March 26, 2014
Thirty years ago, on June 17, 1984, Jean-Marie Le Pen burst into the limelight when his party, the radical-right National Front, scored a record 11 percent in the European Parliament election on an anti-immigration, anti-Europe nationalist platform. France was stunned. On election night, the 55-year-old Le Pen, smug and sententious in a dark-blue blazer, predicted, “This is only a beginning,” calling the victory “the first stage in a long journey that will lead to France’s rebirth.” But even in his wildest dreams, Le Pen could not possibly have pictured his own daughter Marine, now the head of the National Front, riding the crest of one of the worst social, economic and cultural crises in France to lead the polls ahead of every other contender. A January 25 survey credited the National Front with 23 percent of the vote in the May European Parliament elections, ahead of the Socialist Party and the right-wing Union for a Popular Movement (UMP). If the prediction comes true, hers would become the leading political force in France.
How did a fringe party born in 1972 of an eclectic coalition of former collaborationists, neofascists, anti-Zionists and opponents of decolonization become, if not mainstream, at least increasingly attractive? Did the National Front tone down to adapt to France’s political ecology, or did France veer dangerously to the right? And how much higher can the National Front rise? With nationwide municipal elections coming in March and the European Parliament elections two months later, 2014 will be a crucial year for the National Front—and for France, which is summoned to resist, or heed, the siren song of far-right populism.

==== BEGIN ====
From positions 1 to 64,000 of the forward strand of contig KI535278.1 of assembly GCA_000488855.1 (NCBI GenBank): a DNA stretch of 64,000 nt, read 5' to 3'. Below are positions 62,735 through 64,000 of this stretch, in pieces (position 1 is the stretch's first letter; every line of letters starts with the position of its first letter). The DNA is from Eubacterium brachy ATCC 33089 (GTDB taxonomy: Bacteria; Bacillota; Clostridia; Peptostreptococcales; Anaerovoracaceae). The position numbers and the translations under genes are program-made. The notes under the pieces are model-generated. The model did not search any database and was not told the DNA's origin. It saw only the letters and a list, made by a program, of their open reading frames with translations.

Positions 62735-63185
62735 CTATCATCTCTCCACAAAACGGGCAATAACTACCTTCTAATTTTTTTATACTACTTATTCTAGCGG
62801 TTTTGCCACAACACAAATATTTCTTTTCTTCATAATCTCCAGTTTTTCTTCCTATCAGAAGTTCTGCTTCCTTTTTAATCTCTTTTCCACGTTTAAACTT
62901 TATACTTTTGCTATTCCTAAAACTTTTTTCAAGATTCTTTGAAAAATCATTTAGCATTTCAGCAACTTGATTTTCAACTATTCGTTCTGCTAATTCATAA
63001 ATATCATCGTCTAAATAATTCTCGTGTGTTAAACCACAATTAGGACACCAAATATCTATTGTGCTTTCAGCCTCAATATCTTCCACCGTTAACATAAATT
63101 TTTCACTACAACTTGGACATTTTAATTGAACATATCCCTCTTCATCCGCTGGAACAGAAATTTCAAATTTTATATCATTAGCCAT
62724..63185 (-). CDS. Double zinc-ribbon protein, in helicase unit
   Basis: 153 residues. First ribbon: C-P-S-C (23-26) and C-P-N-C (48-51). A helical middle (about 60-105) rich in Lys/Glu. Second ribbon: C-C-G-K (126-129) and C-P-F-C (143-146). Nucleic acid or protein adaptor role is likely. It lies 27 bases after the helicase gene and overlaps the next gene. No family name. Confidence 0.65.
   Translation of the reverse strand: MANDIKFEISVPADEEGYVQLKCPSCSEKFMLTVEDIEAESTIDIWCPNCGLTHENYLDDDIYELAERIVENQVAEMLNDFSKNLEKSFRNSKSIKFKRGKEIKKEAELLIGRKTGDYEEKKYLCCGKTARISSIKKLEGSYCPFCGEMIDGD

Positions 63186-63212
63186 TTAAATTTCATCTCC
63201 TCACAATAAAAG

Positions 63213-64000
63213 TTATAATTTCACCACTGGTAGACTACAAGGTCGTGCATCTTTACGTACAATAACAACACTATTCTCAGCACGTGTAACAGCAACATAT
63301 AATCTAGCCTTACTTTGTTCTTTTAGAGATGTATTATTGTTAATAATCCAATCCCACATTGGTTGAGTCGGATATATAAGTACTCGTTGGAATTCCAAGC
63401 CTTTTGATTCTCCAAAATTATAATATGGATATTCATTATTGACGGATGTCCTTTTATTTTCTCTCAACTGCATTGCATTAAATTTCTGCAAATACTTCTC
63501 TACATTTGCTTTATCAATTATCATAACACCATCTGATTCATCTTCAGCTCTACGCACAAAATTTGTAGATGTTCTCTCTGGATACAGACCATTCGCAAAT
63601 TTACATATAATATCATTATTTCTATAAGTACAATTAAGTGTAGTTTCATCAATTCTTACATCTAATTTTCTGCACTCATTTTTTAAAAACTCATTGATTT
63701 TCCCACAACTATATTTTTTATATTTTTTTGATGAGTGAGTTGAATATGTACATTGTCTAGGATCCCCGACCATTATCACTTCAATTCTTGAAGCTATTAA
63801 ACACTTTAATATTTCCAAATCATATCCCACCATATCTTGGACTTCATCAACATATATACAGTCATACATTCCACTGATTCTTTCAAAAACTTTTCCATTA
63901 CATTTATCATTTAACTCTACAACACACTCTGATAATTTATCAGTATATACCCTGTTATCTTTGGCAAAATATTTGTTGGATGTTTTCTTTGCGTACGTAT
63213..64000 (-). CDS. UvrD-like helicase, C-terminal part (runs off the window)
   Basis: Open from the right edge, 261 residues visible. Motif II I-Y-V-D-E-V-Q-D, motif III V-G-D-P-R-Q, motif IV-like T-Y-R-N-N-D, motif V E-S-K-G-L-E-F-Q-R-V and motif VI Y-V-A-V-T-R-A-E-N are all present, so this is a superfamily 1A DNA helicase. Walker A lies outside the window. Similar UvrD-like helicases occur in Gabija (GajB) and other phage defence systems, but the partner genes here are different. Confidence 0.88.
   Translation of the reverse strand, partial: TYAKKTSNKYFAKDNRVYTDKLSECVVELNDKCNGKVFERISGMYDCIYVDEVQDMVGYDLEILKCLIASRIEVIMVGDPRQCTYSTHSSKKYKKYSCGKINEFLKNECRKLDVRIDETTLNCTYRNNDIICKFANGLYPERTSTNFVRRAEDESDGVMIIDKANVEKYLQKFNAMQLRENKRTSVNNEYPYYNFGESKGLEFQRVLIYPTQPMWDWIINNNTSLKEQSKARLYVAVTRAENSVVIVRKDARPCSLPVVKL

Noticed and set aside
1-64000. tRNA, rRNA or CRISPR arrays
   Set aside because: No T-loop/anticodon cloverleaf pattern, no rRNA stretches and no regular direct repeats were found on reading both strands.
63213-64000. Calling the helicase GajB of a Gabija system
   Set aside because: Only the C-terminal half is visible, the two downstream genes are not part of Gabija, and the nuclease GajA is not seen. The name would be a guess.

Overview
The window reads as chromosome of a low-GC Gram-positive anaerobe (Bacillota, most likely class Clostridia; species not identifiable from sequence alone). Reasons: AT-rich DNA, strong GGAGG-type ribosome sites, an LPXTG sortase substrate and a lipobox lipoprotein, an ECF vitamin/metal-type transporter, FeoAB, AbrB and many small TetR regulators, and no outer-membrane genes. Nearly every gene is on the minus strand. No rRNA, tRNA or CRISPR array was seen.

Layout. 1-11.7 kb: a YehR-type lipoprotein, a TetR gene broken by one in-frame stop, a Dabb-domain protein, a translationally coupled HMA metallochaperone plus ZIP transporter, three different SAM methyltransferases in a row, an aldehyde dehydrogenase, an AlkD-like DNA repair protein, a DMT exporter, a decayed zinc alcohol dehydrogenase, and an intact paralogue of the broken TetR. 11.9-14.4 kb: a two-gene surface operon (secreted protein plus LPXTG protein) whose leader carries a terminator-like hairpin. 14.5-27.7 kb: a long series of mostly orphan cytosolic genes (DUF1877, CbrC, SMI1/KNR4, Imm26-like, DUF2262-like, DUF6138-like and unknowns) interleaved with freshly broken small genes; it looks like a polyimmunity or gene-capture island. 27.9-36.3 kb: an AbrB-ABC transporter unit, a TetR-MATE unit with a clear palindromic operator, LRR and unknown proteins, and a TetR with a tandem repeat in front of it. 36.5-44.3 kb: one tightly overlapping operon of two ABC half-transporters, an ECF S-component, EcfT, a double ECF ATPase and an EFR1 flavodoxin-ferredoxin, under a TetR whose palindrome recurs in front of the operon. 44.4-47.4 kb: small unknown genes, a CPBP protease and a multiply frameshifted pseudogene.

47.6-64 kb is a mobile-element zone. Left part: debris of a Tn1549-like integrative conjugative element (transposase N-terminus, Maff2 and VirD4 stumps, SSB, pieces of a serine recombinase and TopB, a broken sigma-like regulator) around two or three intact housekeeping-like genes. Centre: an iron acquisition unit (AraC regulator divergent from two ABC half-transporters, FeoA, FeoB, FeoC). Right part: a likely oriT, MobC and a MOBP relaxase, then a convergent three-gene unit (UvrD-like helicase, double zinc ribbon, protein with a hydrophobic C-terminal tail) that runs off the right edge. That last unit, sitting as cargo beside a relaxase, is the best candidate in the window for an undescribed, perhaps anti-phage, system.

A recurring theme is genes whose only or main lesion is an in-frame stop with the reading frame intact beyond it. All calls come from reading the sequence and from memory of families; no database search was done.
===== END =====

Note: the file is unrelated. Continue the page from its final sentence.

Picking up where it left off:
Marine Le Pen is often described as the driving force behind this staggering ascent. There is no doubt that the perky 45-year-old blonde has managed to put a modern gloss on an old political brand. When she took over the party in 2011, Le Pen’s last name was a liability as much as an asset: voting National Front was taboo, and few were open about doing it. Now “Marine,” as everyone calls her, is a rising star. Journalists rush to be the first to report her latest zinger. Bystanders jostle to get their picture taken with her in the open markets. She cracks a joke, kisses the grandmas on the cheek or bursts into her extensive repertoire of French pop songs from the 1970s. Forthright and good-humored, the down-to-earth mother of three comes across as a brave, outspoken mom ready to take hits in the wild west of politics. “She has glorious balls,” volunteered Gilbert Collard, formerly a left-wing immigrant rights advocate who succumbed to Marine’s charm and is now a congressman affiliated with the National Front.
Like Collard, many voters who fall for Marine would never have voted for Jean-Marie. The comparison with her father serves her well (it’s easy to look angelic next to the “devil,” as he has been called); so does the generational gap between the two. That a woman born in 1968 is at the head of the formerly macho, rearview-mirror-looking far-right party is in itself a revolution of sorts. A twice-divorced single working mother, Marine “looks” feminist without having much to show for it. Having inherited a party that called abortion “anti-French genocide” and compared it to the crematoria at Auschwitz, she has only to be mildly moderate on the issue—proposing to stop reimbursing pregnancy terminations—to sound liberal.